Australia’s dollar held a rebound from a three-week low against its New Zealand counterpart as traders pared bets for interest-rate cuts after retail sales in the larger nation climbed by the most in more than three years.
The so-called Aussie gained for a second day against New Zealand’s kiwi dollar after government data showed that retail sales jumped 1.3 percent in February and building approvals rebounded. Both South Pacific currencies fell against the dollar and surged against the yen after the Bank of Japan expanded monetary stimulus.
“The retail sales number was extremely strong,” said Alvin Pontoh, an Asia-Pacific strategist at TD Securities Inc. in Singapore. “It justifies the move higher in the Aussie. The Reserve Bank of Australia said this week that there are signs the economy is responding to previous easing of monetary policy and we’re clearly seeing that evidence today.”
The Australian dollar rose 0.1 percent to NZ$1.2435 at 5:42 p.m. in Sydney from yesterday, when it also added 0.1 percent. The pair touched NZ$1.2396 on April 2, the lowest since March 8. The Aussie fell 0.3 percent to $1.0431, and New Zealand’s currency lost 0.3 percent to 83.89 U.S. cents.
Australia’s dollar jumped 2.1 percent to 99.44 yen and New Zealand’s surged 2.1 percent to 79.96 yen.
The advance in Australia’s retail sales beat the 0.3 percent advance predicted by the the median forecast in a Bloomberg News survey of economists and was the biggest back-to-back gain in almost four years.
Separate reports showed building approvals rebounded 3.1 percent in February from a revised 2.0 percent drop in January, and a measure of the services industry advanced to the highest level in 14 months.
“There are a number of indications that the substantial easing of monetary policy during late 2011 and 2012 is having an expansionary effect on the economy,” Reserve Bank of Australia Governor Glenn Stevens said in a statement on April 2 after leaving the overnight cash-rate target at 3 percent for a third month.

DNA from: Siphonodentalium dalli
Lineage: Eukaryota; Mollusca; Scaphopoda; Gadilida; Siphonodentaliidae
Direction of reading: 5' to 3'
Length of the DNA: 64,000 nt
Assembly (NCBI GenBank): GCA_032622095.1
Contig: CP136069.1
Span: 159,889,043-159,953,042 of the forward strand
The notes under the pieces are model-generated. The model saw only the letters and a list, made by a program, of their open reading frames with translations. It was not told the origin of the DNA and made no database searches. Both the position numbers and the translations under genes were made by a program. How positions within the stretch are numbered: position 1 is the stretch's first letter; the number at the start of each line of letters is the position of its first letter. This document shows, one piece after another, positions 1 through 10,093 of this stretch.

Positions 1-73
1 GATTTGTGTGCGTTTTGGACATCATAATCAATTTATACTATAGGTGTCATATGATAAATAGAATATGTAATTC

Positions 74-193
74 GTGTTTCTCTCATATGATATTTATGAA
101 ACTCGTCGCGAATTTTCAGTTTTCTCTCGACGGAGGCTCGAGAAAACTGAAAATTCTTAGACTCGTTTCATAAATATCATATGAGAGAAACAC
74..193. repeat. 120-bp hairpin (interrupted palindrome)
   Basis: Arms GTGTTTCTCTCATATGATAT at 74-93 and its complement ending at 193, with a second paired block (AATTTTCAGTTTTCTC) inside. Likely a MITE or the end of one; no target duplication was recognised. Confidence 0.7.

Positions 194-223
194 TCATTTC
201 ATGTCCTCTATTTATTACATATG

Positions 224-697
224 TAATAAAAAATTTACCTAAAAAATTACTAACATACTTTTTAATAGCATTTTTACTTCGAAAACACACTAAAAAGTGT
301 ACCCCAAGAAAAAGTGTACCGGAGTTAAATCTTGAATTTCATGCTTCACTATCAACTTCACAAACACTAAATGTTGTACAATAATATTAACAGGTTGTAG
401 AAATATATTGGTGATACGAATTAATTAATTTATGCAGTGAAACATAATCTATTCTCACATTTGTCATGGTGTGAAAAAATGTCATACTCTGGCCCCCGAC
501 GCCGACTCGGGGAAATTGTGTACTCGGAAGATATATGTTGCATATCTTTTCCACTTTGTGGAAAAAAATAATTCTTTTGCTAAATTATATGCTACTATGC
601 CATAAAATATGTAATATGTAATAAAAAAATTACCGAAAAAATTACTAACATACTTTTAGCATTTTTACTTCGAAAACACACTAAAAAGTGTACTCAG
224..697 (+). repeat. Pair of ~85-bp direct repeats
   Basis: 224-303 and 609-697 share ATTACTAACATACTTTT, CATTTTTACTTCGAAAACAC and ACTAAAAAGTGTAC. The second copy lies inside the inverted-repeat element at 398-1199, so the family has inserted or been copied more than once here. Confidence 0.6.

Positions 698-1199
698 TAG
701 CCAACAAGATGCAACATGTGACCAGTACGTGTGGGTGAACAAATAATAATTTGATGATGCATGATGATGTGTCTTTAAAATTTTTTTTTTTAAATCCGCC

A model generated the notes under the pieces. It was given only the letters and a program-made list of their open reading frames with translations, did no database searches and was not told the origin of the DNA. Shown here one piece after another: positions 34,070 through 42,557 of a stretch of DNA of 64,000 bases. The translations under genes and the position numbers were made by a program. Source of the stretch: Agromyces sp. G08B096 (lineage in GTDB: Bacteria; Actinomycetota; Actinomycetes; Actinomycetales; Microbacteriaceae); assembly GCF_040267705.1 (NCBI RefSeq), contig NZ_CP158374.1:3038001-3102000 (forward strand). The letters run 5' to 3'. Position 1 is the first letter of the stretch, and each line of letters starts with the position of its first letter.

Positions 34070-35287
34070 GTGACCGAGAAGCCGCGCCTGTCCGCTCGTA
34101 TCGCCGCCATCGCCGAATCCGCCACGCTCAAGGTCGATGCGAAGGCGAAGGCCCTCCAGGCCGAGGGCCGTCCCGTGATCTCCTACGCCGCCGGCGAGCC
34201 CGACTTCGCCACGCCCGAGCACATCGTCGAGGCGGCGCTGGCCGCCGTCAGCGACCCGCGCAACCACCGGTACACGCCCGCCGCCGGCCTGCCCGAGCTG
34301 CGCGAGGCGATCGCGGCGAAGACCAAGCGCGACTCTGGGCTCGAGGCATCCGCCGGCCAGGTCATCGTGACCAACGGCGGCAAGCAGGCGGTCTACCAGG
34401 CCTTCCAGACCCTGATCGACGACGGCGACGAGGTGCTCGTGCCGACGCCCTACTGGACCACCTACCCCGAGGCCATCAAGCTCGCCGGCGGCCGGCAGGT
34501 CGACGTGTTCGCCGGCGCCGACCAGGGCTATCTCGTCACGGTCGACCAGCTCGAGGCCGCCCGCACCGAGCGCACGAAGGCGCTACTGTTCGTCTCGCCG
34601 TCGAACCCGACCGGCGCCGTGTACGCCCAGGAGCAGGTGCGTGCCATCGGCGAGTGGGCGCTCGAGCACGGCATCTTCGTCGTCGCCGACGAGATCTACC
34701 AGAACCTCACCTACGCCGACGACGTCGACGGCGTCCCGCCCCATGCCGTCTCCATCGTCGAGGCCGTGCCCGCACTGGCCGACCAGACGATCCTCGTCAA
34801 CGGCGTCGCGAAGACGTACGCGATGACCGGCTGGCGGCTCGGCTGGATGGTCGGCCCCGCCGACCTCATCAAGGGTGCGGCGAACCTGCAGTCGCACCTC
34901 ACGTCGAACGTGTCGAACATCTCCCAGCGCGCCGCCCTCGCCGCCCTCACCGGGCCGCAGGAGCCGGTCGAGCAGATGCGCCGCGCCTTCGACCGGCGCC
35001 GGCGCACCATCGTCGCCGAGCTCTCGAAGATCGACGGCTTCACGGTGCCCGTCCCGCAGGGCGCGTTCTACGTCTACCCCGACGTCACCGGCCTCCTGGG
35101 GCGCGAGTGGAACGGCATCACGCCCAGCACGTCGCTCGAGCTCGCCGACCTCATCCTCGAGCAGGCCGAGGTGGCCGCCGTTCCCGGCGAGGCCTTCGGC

The RBA cut the key rate by 1.75 percentage points in the 14 months through December.
“Monetary policy is working,” Paul Bloxham, chief Australia economist at HSBC Holdings Plc in Sydney and a former RBA economist, said in a Bloomberg Television interview today. “We think the RBA’s easing phase is done, and the next move might be up.”
Interest-rate swaps data compiled by Bloomberg show traders see a 16 percent chance the RBA will cut the benchmark rate at its next meeting on May 7, compared with 57 percent odds priced in one month ago.
The Australian and New Zealand dollars slipped as the U.S. currency strengthened after the Bank of Japan expanded monetary stimulus. In the first policy meeting led by Governor Haruhiko Kuroda, the central bank increased monthly bond purchases to 7 trillion yen ($73 billion) and agreed to buy longer maturities as it aims to achieve 2 percent annual inflation within two years.
“The BOJ certainly met and beat market expectations,” said Robert Rennie, the chief currency strategist in Sydney at Westpac Banking Corp. “The euro, sterling and Aussie to a lesser extent have moved lower against the U.S. dollar after the BOJ decision. That’s partly because of U.S. dollar gains.”
The European Central Bank and Bank of England also decide on monetary policy today as they struggle to revive growth.
Benchmark interest rates of 3 percent in Australia and 2.5 percent in New Zealand compared with reflationary policies in the U.S., Europe and Japan will support the Aussie and kiwi dollars, according to Carrick Lucas, a strategist at ANZ National Bank Ltd. in Wellington.
“There’ll be a lot more money flowing around in Asia markets” with the BOJ expanding stimulus, he said. “Over time that flows out into global sovereign bond markets,” particularly Australia and New Zealand.
Australia’s 10-year bond yields fell three basis points, or 0.03 percentage point, to 3.4 percent after earlier dropping to 3.35 percent, the lowest since March 5.
“The sustained strength of our dollar is now a feature of the economic landscape,” Australian Prime Minister Julia Gillard said today in a speech in Sydney. “It may persist for some time, given Australia’s status increasingly as something of a safe-haven currency.”